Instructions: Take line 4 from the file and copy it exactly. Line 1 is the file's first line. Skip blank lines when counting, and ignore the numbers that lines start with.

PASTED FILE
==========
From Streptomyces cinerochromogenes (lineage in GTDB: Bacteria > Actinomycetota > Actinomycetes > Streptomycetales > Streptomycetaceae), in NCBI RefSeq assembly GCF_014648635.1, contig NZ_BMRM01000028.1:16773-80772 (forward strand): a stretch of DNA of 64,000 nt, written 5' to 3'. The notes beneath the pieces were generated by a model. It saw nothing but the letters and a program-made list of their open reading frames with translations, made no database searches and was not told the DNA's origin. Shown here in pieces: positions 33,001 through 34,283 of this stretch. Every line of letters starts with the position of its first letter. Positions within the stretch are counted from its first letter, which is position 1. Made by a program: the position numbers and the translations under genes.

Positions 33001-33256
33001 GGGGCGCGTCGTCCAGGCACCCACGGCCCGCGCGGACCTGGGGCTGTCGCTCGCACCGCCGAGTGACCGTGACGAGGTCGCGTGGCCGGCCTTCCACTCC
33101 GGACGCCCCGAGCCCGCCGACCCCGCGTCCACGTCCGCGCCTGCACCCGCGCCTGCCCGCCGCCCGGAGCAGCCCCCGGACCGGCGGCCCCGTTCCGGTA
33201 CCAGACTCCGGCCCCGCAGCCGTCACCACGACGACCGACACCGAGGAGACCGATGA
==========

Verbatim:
33101 GGACGCCCCGAGCCCGCCGACCCCGCGTCCACGTCCGCGCCTGCACCCGCGCCTGCCCGCCGCCCGGAGCAGCCCCCGGACCGGCGGCCCCGTTCCGGTA